Emphasizing the importance of connecting with consumers, Shea Jensen, Senior VP of Customer Experience at Nordstrom, commented that the company does not have a digital or store strategy but rather a “customer strategy,” which is focused on personalizing the shopping experience. Nordstrom is making efforts to meet customers wherever they shop, both online and offline. As part of this strategy, Jensen highlighted that in-store sales associates are “an asset,” as they provide shoppers with a personal touchpoint to the retailer. Nordstrom has also partnered with digitally native brands because it believes that they understand their customers well and move fast.

Mike George, President and CEO of the Qurate Retail Group, stated that the group—comprising eight leading retail brands—has a mobile, digital-first strategy, with 40% of its sales coming from mobile commerce. The group provides a “Third Way to Shop,” which centers around creating engaging shopping experiences rather than providing transactional e-commerce or traditional physical retail.

Food Retail Is Entering a New Era.

In the grocery sector, Jessica Adelman, Group VP of Corporate Affairs at supermarket chain Kroger, highlighted that private labels are an important segment, and Kroger has a “good, exclusive selection” for shoppers. For the company’s Simple Truth brand of natural and organic products, around 90% of transactions are captured on loyalty cards. Helping to maintain Kroger’s customer base of 11 million shoppers per day, the company’s loyalty program is intended to increase convenience for its members by offering digital coupons, dynamic grocery lists and fuel points. Adelman stated that the company is also looking to leverage emerging consumer preferences for higher-quality, higher-priced products, particularly in the health and wellness category. In addition, responding to customers’ growing awareness of corporate social responsibility, Kroger is committed to eliminating all waste, including food, across the company by 2025.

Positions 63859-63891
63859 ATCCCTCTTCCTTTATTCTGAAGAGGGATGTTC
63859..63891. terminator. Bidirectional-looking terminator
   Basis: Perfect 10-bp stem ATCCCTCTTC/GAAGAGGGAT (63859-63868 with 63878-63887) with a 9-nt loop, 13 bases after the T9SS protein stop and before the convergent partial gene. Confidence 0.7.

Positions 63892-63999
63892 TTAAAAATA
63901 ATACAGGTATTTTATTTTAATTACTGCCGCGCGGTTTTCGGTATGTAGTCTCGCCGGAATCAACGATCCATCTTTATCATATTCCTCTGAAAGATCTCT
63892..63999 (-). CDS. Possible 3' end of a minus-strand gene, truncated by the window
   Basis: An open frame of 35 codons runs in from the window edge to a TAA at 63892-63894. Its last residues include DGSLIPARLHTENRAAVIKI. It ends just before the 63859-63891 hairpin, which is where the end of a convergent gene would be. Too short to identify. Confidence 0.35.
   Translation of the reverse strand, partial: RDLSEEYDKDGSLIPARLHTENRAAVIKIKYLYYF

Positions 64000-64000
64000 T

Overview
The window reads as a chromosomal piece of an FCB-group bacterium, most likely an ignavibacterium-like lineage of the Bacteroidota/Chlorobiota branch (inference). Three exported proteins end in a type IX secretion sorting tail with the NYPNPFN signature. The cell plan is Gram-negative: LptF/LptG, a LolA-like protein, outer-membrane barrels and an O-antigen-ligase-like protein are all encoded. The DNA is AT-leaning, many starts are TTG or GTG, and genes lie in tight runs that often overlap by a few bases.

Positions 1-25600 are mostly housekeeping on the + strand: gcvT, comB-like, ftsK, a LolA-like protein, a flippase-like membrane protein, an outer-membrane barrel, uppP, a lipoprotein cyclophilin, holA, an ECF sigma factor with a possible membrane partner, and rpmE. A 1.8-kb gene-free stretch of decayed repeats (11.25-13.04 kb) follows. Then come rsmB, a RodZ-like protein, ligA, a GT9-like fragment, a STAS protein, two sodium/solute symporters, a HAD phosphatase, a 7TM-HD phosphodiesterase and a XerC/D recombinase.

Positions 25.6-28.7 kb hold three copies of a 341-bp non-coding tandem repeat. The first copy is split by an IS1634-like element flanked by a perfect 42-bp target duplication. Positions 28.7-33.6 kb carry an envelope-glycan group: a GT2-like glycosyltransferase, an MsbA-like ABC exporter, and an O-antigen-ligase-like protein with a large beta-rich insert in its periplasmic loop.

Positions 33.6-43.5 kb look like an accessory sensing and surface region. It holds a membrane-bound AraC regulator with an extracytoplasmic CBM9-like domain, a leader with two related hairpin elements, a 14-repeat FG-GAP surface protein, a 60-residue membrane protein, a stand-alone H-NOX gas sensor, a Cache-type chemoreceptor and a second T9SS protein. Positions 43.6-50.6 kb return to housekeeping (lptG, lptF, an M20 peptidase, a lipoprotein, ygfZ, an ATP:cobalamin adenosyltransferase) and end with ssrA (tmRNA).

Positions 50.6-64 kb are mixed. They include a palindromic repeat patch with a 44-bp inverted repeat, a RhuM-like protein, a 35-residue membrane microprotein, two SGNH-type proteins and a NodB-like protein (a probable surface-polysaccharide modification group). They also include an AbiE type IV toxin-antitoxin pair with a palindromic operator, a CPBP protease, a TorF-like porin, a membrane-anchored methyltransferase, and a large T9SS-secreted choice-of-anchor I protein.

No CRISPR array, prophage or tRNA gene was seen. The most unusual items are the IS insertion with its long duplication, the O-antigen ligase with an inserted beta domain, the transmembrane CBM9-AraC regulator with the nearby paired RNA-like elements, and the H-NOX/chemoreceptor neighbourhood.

Other changes in the sector could include the growing use of e-commerce. According to Zak Normandin, Founder and CEO of Iris Nova (parent company for beverage brand Dirty Lemon), 70% of millennials will purchase all of their groceries online by 2023.

Walmart Is Looking Ahead To Long-Term Success.

Marc Lore, President and CEO of Walmart eCommerce US, explained that the company’s goal is to have its online platform be a “destination” for consumers. This means that building a relationship with shoppers is the primary focus for Walmart, even if that means that 10,000 products on the platform lose money in the short term. The retailer therefore has a “long tail” to its assortment through which it can maximize profits. Targeted marketing is also critical to build an expansive customer base.

Walmart also sees technological innovation as a core component to long-term success. The retailer has invested in several startups—such as cybersecurity think tank Team8 and fresh produce supply chain startup Ninjacart—although some were shut down after only two years. Lore believes that even though it may take five years for a startup to become profitable, technology “wins eventually,” and augmented and virtual reality “is the future.”

Other research you may be interested in: